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Search Results: 1 - 10 of 15292 matches for " Anna Sj?holm "
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Sedentary Behaviour and Physical Activity of People with Stroke in Rehabilitation Hospitals
Anna Sjholm,Monica Skarin,Leonid Churilov,Michael Nilsson,Julie Bernhardt,Thomas Lindén
Stroke Research and Treatment , 2014, DOI: 10.1155/2014/591897
Abstract: Background. Sedentary behaviour is associated with health risks, independent of physical activity. This study aimed to investigate patterns of sedentary behaviour and physical activity among stroke survivors in rehabilitation hospitals. Methods. Stroke survivors admitted to four Swedish hospital-based rehabilitation units were recruited ≥7 days since stroke onset and their activity was measured using behavioural mapping. Sedentary behaviour was defined as lying down or sitting supported. Results. 104 patients were observed (53% men). Participants spent an average of 74% (standard deviation, SD 21%) of the observed day in sedentary activities. Continuous sedentary bouts of ≥1 hour represented 44% (SD 32%) of the observed day. A higher proportion (30%, SD 7%) of participants were physically active between 9:00 AM and 12:30 PM, compared to the rest of the observed day (23%, SD 6%, ). Patients had higher odds of being physically active in the hall (odds ratio, OR 1.7, ) than in the therapy area. Conclusions. The time stroke survivors spend in stroke rehabilitation units may not be used in the most efficient way to promote maximal recovery. Interventions to promote reduced sedentary time could help improve outcome and these should be tested in clinical trials. 1. Introduction Sedentary behaviour activities with an energy expenditure of ≤1.5 metabolic equivalent units [1, 2], such as lying down or sitting) [3] is associated with a variety of health risks, regardless of physical activity levels and other traditional risk factors such as smoking and high blood pressure. Cardiovascular disease [4, 5], type 2 diabetes [6], metabolic syndrome [7], and breast cancer [8] are a few diseases connected to sedentary behaviour, which further increases all-cause mortality [4, 5, 9, 10]. Each additional hour spent sedentary has been proposed to be associated with a progressive rise in mortality risk [4]. It is, however, not only the total amount of sedentary time which seems to be important, but also the way in which it is accumulated. Prolonged bouts of time in sedentary activities (such as sitting down) have been shown to be particularly harmful, with relative benefits noted from regular brief periods of standing or walking [11]. While it is well established that patients in stroke rehabilitation are very inactive [12], sedentary behaviour, per se, is not commonly investigated [13]. In the hospital setting, a recent review [12] of 24 studies demonstrated that stroke survivors on average are involved in nontherapeutic or low physical activity for as much as 76% of the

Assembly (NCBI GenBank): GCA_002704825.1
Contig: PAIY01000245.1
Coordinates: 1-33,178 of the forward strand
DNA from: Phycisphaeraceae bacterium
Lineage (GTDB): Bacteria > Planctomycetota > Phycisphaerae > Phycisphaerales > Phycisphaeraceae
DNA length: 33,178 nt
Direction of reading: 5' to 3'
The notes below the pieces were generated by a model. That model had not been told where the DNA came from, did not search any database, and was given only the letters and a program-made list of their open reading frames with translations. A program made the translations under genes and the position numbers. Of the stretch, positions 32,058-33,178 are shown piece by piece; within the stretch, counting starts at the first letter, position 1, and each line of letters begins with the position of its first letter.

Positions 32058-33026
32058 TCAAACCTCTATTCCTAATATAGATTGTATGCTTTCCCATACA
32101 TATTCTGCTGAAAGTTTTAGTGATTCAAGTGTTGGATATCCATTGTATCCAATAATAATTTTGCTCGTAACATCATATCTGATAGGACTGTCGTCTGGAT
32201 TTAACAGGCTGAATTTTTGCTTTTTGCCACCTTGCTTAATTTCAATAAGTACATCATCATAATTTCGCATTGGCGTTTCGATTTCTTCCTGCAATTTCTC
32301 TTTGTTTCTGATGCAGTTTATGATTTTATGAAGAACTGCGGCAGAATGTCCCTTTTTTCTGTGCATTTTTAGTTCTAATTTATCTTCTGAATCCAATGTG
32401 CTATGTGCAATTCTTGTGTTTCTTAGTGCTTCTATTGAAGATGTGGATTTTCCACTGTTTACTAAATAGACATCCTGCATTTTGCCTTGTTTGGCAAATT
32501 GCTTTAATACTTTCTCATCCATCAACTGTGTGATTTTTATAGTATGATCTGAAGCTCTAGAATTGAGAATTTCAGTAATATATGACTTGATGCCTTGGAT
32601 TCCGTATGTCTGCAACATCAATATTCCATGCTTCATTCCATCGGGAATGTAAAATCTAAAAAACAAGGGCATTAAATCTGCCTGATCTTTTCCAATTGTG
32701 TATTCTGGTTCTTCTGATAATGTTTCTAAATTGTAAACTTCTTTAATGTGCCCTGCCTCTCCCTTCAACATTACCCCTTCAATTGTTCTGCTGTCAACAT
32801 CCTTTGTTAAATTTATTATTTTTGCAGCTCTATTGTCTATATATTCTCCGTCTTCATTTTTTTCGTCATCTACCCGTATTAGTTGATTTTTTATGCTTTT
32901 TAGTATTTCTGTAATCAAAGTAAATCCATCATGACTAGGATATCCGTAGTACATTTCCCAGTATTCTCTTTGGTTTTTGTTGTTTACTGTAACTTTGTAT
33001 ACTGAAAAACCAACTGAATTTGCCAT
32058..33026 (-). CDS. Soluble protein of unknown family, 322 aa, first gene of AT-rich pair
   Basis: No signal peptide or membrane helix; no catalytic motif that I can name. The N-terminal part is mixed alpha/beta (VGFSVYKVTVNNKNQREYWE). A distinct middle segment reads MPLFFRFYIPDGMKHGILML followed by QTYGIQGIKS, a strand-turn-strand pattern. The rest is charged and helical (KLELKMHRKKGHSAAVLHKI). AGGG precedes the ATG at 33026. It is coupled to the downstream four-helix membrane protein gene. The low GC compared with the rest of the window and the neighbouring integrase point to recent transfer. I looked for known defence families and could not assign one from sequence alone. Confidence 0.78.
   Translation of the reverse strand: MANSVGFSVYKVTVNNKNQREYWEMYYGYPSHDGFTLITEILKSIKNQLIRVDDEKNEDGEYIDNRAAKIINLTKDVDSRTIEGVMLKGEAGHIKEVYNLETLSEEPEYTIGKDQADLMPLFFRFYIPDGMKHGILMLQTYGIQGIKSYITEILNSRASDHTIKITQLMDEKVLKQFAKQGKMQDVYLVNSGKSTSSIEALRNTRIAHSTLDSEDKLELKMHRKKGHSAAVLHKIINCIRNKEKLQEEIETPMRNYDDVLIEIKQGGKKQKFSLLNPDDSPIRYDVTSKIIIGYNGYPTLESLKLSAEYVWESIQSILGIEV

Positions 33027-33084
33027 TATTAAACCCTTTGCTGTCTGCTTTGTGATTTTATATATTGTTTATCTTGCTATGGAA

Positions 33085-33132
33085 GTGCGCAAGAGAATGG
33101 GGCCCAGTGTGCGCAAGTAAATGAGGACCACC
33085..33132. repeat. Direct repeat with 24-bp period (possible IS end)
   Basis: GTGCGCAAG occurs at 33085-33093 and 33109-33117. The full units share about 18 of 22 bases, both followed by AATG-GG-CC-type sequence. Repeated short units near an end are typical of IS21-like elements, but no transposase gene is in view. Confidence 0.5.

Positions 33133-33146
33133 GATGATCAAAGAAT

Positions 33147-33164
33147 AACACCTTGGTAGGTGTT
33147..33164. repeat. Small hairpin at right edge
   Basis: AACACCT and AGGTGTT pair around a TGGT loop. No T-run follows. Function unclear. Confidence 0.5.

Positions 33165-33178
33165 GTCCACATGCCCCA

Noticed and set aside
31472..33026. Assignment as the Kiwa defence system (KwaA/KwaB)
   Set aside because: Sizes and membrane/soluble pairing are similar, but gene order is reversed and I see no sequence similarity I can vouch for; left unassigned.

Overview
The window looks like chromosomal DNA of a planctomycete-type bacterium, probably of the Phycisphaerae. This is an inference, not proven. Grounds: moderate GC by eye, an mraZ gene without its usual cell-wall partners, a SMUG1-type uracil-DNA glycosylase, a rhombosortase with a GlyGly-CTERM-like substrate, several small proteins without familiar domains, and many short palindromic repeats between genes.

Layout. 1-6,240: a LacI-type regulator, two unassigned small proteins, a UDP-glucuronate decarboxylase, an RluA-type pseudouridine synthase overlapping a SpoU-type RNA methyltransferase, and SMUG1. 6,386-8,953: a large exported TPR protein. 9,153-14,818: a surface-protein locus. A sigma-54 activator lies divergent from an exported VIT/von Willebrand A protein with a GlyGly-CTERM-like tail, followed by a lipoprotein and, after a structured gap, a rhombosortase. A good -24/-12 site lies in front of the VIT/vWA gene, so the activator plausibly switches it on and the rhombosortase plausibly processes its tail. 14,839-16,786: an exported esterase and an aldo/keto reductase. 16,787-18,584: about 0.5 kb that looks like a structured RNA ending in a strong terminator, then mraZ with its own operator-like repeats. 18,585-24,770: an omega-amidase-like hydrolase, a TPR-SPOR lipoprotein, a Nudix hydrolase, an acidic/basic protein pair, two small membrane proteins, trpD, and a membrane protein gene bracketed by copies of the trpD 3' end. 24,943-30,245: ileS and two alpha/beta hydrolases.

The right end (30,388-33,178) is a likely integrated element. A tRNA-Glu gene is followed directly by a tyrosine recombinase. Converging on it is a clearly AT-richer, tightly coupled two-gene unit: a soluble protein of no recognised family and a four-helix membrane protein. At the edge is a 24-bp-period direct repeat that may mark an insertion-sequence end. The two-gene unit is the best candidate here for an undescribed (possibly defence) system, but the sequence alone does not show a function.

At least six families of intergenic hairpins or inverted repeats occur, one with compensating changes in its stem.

Endogenous Acute Phase Serum Amyloid A Lacks Pro-Inflammatory Activity, Contrasting the Two Recombinant Variants That Activate Human Neutrophils through Different Receptors
Karin Christenson,Lena Bj?rkman,Sofie Ahlin,Maja Olsson,Kajsa Sjholm,Anna Karlsson,Johan Bylund
Frontiers in Immunology , 2013, DOI: 10.3389/fimmu.2013.00092
Abstract: Most notable among the acute phase proteins is serum amyloid A (SAA), levels of which can increase 1000-fold during infections, aseptic inflammation, and/or trauma. Chronically elevated SAA levels are associated with a wide variety of pathological conditions, including obesity and rheumatic diseases. Using a recombinant hybrid of the two human SAA isoforms (SAA1 and 2) that does not exist in vivo, numerous in vitro studies have given rise to the notion that acute phase SAA is a pro-inflammatory molecule with cytokine-like properties. It is however unclear whether endogenous acute phase SAA per se mediates pro-inflammatory effects. We tested this in samples from patients with inflammatory arthritis and in a transgenic mouse model that expresses human SAA1. Endogenous human SAA did not drive production of pro-inflammatory IL-8/KC in either of these settings. Human neutrophils derived from arthritis patients displayed no signs of activation, despite being exposed to severely elevated SAA levels in circulation, and SAA-rich sera also failed to activate cells in vitro. In contrast, two recombinant SAA variants (the hybrid SAA and SAA1) both activated human neutrophils, inducing L-selectin shedding, production of reactive oxygen species, and production of IL-8. The hybrid SAA was approximately 100-fold more potent than recombinant SAA1. Recombinant hybrid SAA and SAA1 activated neutrophils through different receptors, with recombinant SAA1 being a ligand for formyl peptide receptor 2 (FPR2). We conclude that even though recombinant SAAs can be valuable tools for studying neutrophil activation, they do not reflect the nature of the endogenous protein.
Liraglutide Therapy for Type 2 Diabetes: Overcoming Unmet Needs
?ke Sjholm
Pharmaceuticals , 2010, DOI: 10.3390/ph3030764